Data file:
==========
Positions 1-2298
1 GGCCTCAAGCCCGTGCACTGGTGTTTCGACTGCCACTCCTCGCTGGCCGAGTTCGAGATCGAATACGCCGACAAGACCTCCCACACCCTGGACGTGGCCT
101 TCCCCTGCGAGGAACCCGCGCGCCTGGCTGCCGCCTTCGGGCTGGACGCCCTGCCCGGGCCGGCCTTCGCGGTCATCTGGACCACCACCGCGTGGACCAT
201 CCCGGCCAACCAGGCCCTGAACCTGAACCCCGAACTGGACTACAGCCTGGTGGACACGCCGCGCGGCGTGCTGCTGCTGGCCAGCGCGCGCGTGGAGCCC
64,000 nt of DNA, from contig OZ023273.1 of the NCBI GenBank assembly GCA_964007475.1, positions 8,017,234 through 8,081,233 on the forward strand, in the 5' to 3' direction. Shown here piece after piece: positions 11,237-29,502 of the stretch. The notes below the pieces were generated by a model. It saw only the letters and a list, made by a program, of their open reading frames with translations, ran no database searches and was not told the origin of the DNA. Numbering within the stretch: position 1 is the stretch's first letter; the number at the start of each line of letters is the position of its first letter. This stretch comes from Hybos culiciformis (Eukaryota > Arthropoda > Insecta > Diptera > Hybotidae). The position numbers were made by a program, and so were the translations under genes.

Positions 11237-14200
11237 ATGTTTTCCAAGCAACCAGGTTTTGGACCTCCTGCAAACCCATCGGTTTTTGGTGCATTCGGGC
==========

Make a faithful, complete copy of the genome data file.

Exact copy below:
Positions 1-2298
1 GGCCTCAAGCCCGTGCACTGGTGTTTCGACTGCCACTCCTCGCTGGCCGAGTTCGAGATCGAATACGCCGACAAGACCTCCCACACCCTGGACGTGGCCT
101 TCCCCTGCGAGGAACCCGCGCGCCTGGCTGCCGCCTTCGGGCTGGACGCCCTGCCCGGGCCGGCCTTCGCGGTCATCTGGACCACCACCGCGTGGACCAT
201 CCCGGCCAACCAGGCCCTGAACCTGAACCCCGAACTGGACTACAGCCTGGTGGACACGCCGCGCGGCGTGCTGCTGCTGGCCAGCGCGCGCGTGGAGCCC
64,000 nt of DNA, from contig OZ023273.1 of the NCBI GenBank assembly GCA_964007475.1, positions 8,017,234 through 8,081,233 on the forward strand, in the 5' to 3' direction. Shown here piece after piece: positions 11,237-29,502 of the stretch. The notes below the pieces were generated by a model. It saw only the letters and a list, made by a program, of their open reading frames with translations, ran no database searches and was not told the origin of the DNA. Numbering within the stretch: position 1 is the stretch's first letter; the number at the start of each line of letters is the position of its first letter. This stretch comes from Hybos culiciformis (Eukaryota > Arthropoda > Insecta > Diptera > Hybotidae). The position numbers were made by a program, and so were the translations under genes.

Positions 11237-14200
11237 ATGTTTTCCAAGCAACCAGGTTTTGGACCTCCTGCAAACCCATCGGTTTTTGGTGCATTCGGGC